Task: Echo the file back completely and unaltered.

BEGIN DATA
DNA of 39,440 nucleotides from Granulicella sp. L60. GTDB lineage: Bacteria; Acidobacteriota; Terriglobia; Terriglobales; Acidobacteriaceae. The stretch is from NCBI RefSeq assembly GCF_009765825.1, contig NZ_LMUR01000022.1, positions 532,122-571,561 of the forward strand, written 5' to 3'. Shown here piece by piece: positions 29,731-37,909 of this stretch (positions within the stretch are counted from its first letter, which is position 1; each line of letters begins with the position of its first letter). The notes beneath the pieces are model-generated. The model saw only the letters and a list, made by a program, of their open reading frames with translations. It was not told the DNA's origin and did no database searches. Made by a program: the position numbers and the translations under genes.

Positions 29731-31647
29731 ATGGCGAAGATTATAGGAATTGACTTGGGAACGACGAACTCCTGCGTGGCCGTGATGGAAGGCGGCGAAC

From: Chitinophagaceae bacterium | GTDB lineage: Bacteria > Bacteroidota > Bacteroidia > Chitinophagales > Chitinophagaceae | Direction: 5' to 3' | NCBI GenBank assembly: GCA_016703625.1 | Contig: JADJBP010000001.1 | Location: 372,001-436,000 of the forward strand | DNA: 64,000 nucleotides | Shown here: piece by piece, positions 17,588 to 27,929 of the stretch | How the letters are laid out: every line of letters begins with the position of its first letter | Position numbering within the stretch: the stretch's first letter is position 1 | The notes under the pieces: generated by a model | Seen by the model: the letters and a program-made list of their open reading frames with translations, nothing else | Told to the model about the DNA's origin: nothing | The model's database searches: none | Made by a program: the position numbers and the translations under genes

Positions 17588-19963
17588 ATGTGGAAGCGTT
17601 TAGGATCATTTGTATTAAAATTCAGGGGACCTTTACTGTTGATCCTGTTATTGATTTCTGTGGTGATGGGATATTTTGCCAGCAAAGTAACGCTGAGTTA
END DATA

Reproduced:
DNA of 39,440 nucleotides from Granulicella sp. L60. GTDB lineage: Bacteria; Acidobacteriota; Terriglobia; Terriglobales; Acidobacteriaceae. The stretch is from NCBI RefSeq assembly GCF_009765825.1, contig NZ_LMUR01000022.1, positions 532,122-571,561 of the forward strand, written 5' to 3'. Shown here piece by piece: positions 29,731-37,909 of this stretch (positions within the stretch are counted from its first letter, which is position 1; each line of letters begins with the position of its first letter). The notes beneath the pieces are model-generated. The model saw only the letters and a list, made by a program, of their open reading frames with translations. It was not told the DNA's origin and did no database searches. Made by a program: the position numbers and the translations under genes.

Positions 29731-31647
29731 ATGGCGAAGATTATAGGAATTGACTTGGGAACGACGAACTCCTGCGTGGCCGTGATGGAAGGCGGCGAAC

From: Chitinophagaceae bacterium | GTDB lineage: Bacteria > Bacteroidota > Bacteroidia > Chitinophagales > Chitinophagaceae | Direction: 5' to 3' | NCBI GenBank assembly: GCA_016703625.1 | Contig: JADJBP010000001.1 | Location: 372,001-436,000 of the forward strand | DNA: 64,000 nucleotides | Shown here: piece by piece, positions 17,588 to 27,929 of the stretch | How the letters are laid out: every line of letters begins with the position of its first letter | Position numbering within the stretch: the stretch's first letter is position 1 | The notes under the pieces: generated by a model | Seen by the model: the letters and a program-made list of their open reading frames with translations, nothing else | Told to the model about the DNA's origin: nothing | The model's database searches: none | Made by a program: the position numbers and the translations under genes

Positions 17588-19963
17588 ATGTGGAAGCGTT
17601 TAGGATCATTTGTATTAAAATTCAGGGGACCTTTACTGTTGATCCTGTTATTGATTTCTGTGGTGATGGGATATTTTGCCAGCAAAGTAACGCTGAGTTA